Arthouse Reopening

A Reopening for Arthouse in Austin

Doors flew open, party dresses and suits went on, as Arthouse reopened on October 21st. Who was counting the 4,000 guests in three days? (There was someone standing at the door with a “clicker”). Thursday night was dedicated to artist members, who partied on the rooftop before the big donors showed. Friday nights swanky, $1,000-ticket event brought in Austins toniest. Dinner was held on the amazing rooftop, which has a lighted floor. Visitors got a sneak peak of the engaging exhibitions and architecture. Sunday was the public opening.

The building unveiling did not disappoint; everyone I spoke with was blown away by the renovation/expansion. Longtime Austinites,  while looking at the re-use of turn-of-the-century infrastructure (which makes up an entire wall of the otherwise very modern second-floor gallery, coined “Sue Graze Gallery,” for the Arthouse director) reminisced about the Lerners that once stood in the new buildings very spot. Others even recalled visiting the Queen Theater.

LTL Architects made efforts, not only to combine old and new, but also to maximize exhibition space  (expanding from 7,000 to 20,830 square feet). Space for art was built into even the elevator! Inlaying a screen in the hydraulic elevator allows for video installations to stream as you take a ride to the second floor, or rooftop. Currently featuring James Shams “Closed Caption” “”occasional dance parties broke-out on the ascent.

There was a lot of looking up at the ceiling to take in which building features were permanent and which, temporary. The large, movable, white wall has a double duty both to provide for those who remember building history a literal glimpse at its past – but also to conceal that for artists preferring to show their work in a white cube, as the architects explained during their tour.

The programming for the re-opening was so colorful, lively and fun that it correspondingly grabbed attention back from the building.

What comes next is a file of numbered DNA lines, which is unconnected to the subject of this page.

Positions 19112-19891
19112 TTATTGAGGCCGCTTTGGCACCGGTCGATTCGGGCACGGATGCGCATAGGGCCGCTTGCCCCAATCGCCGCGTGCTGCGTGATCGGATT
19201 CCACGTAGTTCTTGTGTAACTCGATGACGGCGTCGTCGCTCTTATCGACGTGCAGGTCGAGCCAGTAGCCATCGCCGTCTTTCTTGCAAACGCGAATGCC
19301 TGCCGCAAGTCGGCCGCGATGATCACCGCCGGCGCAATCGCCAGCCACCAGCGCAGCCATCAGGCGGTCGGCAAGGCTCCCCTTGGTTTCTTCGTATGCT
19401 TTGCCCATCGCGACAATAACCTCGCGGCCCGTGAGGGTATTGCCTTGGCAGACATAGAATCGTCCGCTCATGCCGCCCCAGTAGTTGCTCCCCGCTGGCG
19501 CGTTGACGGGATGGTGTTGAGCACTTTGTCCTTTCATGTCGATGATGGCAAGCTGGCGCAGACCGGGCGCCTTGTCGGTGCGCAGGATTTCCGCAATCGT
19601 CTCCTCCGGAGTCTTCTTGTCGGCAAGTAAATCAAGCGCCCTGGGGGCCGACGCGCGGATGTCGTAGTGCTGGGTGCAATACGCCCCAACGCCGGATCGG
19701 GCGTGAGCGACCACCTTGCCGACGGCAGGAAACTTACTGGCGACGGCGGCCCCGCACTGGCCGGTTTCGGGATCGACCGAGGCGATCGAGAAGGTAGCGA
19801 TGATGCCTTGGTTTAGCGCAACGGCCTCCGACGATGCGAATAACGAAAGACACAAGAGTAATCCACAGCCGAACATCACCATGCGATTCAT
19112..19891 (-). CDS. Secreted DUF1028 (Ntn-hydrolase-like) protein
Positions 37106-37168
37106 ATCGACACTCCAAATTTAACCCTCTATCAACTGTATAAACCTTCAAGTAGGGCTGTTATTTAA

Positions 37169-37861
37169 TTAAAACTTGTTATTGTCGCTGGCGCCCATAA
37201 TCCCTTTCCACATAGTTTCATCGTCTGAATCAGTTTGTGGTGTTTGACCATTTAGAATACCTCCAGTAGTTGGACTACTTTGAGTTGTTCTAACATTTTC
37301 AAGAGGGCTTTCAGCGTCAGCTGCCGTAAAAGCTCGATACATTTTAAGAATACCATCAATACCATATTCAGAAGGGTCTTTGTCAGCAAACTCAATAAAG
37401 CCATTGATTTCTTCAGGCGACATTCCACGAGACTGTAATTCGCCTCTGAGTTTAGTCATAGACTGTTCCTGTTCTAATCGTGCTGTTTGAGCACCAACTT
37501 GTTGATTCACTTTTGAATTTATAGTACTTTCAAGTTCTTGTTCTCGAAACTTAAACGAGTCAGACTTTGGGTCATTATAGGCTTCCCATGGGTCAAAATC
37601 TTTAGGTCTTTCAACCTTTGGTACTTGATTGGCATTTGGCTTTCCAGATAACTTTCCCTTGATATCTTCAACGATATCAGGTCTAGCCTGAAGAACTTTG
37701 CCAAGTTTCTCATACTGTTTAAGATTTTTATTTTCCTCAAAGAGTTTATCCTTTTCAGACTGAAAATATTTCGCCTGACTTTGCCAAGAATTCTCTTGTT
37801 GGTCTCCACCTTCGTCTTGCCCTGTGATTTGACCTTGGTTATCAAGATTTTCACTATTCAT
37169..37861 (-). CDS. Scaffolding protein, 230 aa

On Sunday, Erica Nix held a photo booth, and mask-making event in the loft area. (Pictures will be featured on Arthouses flickr page soon.) Also there was a Teen Workshop with Mequitta Ahuja in the community room. Ahujas is on display in the first floor gallery, as well. Live music performances were held on the rooftop, including Silent Diane and Whoa, Palomino, and Little Stolen Moments. Other exhibitions include video installation by Cyprien Gaillard “Cities of Gold and Mirrors,” and Jason Middlebrooks “More Art About Building and Food.”

Inhabiting the large second floor gallery with ease, Middlebrooks work aptly homages Arthouses reopening. Middlebrook, like the architects, also reused materials from the building, transforming glass and wood into several tables, simple chandeliers, and place settings. However, the ghosts on Middlebrooks guest list never arrive. Tables set, lights appropriately dimmed, and wine glasses handy. But, something is slightly askew””plates are made of old bottles, tables of old building materials, and wine glasses have a bend in their neck. One, or two glass tabletops flaunt inscriptions with Arthouses hours of operation, as the door was reused from the previous building. Old bottles and jugs were heated to glass melting point to reshape into serving dishes and plates.

Middlebrooks “Conversations at the Table” will occur periodically throughout the duration of the exhibition. Next up, Karen Morgan, owner of Blackbird Bakery will discuss gluten-free cooking on November 3rd. Also, Arthouse will hold “Community Potluck” with the artist on November 20th.

In  an otherwise seamless reopening weekend, there was only one complaint: too much noise. Residents in downtown Austin complained about noise levels Thursday night, (which will subside now that the reopening festivities have passed).

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